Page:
Cats can have one of four tabby patterns: 1) Mackerel, which have narrow stripes that run almost parallel down the side of the cat’s body; 2) Classic, which appear to have a “bull’s eye” on the side of their body; 3) Spotted, which have spots covering the cat’s body; and 4) Ticked, which have no spots or stripes but have the tabby markings on the face. When a tabby-patterned cat has multiple colors on their coat, we add the word “patched” to the tabby pattern.

Cats can also come in solid colors. However, when you are looking at a solid-colored cat, look closely. After a bath and in direct sunlight, many of these cats’ tabby markings will be visible. These faint tabby markings are called “shadowing” and are a result of the tabby gene not being fully blocked.

Cats that have a bit of white are always identified by their main color and “with white” and are officially categorized on a gradient scale. You may be looking at a blue with white or a red with white color pattern. A tuxedo cat would be considered black with white bicolor, usually about grade four on the gradient scale. Any two-colored cat is also referred to as a bicolor.

The color referred to as smoked are cats with solid black or blue coats with white roots. There are also silver-shaded cats that have black tips on a white coat, and golden-shaded cats that have a cream coat tipped with black.

Multicolored cats are also a category of patterns. The tortie (tortoiseshell) is a cat with a mixture of black, red and cream colors on the coat. A diluted tortie is a blue and cream-colored cat. The calico-patterned cat is a cat with the coat color combination of black, red and white. Diluted calico cats have coats that are a mixture of blue, cream and white.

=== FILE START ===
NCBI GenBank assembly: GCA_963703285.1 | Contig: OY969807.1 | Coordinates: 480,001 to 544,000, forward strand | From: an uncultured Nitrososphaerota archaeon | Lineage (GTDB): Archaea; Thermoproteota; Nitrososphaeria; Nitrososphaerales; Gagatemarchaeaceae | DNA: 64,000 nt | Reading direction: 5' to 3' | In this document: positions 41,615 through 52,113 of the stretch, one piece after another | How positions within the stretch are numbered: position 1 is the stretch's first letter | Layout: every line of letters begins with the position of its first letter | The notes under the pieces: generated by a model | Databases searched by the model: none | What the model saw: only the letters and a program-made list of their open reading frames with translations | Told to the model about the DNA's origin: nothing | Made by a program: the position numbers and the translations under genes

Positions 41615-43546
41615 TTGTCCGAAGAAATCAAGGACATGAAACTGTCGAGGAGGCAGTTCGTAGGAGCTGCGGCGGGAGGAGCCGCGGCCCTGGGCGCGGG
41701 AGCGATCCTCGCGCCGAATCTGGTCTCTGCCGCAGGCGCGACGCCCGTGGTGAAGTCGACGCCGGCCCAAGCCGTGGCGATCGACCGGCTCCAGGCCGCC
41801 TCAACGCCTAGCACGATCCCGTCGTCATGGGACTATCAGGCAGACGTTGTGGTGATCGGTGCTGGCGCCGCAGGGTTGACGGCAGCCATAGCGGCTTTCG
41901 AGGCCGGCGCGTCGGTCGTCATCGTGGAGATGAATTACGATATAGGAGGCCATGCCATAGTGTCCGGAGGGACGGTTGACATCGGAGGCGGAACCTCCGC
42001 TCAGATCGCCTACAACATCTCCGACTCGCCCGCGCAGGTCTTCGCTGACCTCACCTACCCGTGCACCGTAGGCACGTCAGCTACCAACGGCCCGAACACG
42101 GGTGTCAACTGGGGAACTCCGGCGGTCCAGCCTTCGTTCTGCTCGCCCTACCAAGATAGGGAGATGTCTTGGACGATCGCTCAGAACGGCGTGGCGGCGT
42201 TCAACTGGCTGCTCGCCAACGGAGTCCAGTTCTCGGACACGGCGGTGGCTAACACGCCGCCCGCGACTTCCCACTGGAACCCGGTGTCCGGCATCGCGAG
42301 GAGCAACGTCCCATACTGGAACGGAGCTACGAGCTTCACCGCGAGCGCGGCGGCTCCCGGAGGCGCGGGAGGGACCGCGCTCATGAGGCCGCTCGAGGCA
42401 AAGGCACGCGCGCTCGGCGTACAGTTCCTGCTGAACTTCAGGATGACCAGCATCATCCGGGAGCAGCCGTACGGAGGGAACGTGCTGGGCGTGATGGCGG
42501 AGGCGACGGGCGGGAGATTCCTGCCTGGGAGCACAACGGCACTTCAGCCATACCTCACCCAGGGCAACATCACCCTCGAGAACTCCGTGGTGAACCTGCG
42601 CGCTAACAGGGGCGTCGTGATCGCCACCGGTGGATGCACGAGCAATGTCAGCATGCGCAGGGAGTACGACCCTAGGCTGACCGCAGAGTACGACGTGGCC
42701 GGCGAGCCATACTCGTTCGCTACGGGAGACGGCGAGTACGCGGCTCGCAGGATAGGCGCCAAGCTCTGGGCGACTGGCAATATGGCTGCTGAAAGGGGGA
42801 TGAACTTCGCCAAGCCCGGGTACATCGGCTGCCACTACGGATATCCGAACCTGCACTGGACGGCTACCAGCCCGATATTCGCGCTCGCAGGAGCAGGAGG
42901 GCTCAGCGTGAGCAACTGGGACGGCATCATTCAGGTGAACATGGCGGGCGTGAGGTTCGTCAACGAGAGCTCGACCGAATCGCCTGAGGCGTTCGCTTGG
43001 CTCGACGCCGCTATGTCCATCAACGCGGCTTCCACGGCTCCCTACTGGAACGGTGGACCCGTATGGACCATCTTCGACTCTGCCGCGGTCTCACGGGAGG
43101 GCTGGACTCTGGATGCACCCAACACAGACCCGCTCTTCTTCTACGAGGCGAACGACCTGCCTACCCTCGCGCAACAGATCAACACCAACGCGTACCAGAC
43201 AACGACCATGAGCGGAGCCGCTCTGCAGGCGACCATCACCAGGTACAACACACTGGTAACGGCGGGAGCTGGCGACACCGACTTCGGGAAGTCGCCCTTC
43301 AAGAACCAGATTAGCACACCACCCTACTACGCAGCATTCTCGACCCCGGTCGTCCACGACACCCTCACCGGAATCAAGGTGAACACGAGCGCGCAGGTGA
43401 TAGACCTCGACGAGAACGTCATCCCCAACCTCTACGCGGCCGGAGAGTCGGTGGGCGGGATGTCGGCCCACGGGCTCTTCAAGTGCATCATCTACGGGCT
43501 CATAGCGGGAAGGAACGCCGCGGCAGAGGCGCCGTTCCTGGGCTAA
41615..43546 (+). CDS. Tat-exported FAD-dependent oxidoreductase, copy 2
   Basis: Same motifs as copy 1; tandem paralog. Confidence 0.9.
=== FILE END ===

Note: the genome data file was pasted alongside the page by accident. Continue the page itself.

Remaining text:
Many cat owners have pointed cats. The most common breeds for the pointed cat pattern tend to be Persians, Himalayans, Siamese, Scottish Folds and Exotics. Many DSH and DLH cats are also pointed. The pointed pattern can be seen on the ears, feet, face and tail. Points are simply a different color from the color on the cat’s body. Points on cats are identified by the following colors and patterns: seal, blue, chocolate, flame, lilac, cream, tortie (black and red) and lynx (tabby markings on points).

Putting It All Together
So, what kind of cat does your client have? They may have a Flame Point Persian, a Seal Point Siamese, a Russian Blue, a Lilac Lynx Point DSH, a Silver Shaded Persian, a Brown Mackerel Exotic, etc. The key to correctly describing the cat in front of you is to recognize the breed, then describe the color and pattern the cat most resembles.

While it can be overwhelming, spending the time needed to master breeds, colors and patterns will not only build your reputation as a pet care professional and an expert in your field, but also develop trust, respect and positive relationships with your clients.

  1. The Cat Fanciers Association (CFA).
  2. The International Cat Association (TICA).